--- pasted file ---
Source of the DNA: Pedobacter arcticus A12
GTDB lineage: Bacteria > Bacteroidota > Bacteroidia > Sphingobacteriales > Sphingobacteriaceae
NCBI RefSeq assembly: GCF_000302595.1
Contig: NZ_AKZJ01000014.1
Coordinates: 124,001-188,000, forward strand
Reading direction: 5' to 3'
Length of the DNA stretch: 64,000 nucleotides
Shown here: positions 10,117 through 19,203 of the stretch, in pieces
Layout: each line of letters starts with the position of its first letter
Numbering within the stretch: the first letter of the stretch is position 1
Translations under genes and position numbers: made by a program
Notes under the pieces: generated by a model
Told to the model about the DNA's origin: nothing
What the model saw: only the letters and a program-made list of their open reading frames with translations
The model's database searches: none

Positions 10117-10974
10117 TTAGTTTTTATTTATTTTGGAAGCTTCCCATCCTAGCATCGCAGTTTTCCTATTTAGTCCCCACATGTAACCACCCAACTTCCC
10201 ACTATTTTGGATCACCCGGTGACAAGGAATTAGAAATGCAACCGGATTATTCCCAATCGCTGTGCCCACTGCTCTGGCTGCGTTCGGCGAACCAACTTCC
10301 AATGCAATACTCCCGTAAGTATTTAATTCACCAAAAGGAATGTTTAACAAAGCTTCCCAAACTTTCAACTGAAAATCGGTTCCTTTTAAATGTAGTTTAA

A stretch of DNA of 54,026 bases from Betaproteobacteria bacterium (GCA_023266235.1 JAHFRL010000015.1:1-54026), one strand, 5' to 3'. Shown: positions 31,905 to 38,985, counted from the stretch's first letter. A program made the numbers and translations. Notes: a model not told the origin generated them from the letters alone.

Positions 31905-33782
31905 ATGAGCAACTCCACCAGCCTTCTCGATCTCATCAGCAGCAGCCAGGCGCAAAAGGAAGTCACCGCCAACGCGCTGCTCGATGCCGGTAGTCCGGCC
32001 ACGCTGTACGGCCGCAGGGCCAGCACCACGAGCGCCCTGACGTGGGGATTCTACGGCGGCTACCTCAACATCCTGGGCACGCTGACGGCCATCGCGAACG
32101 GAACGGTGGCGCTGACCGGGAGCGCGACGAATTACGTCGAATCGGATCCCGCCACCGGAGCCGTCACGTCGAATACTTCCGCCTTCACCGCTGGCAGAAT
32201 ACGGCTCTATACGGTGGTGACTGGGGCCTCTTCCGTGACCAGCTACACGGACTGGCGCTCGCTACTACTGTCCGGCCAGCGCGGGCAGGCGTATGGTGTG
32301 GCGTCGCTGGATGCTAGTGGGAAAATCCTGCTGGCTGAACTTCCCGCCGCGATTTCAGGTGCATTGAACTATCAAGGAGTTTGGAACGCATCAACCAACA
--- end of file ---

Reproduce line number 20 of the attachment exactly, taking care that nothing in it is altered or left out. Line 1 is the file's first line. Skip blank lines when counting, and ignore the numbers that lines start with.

A stretch of DNA of 54,026 bases from Betaproteobacteria bacterium (GCA_023266235.1 JAHFRL010000015.1:1-54026), one strand, 5' to 3'. Shown: positions 31,905 to 38,985, counted from the stretch's first letter. A program made the numbers and translations. Notes: a model not told the origin generated them from the letters alone.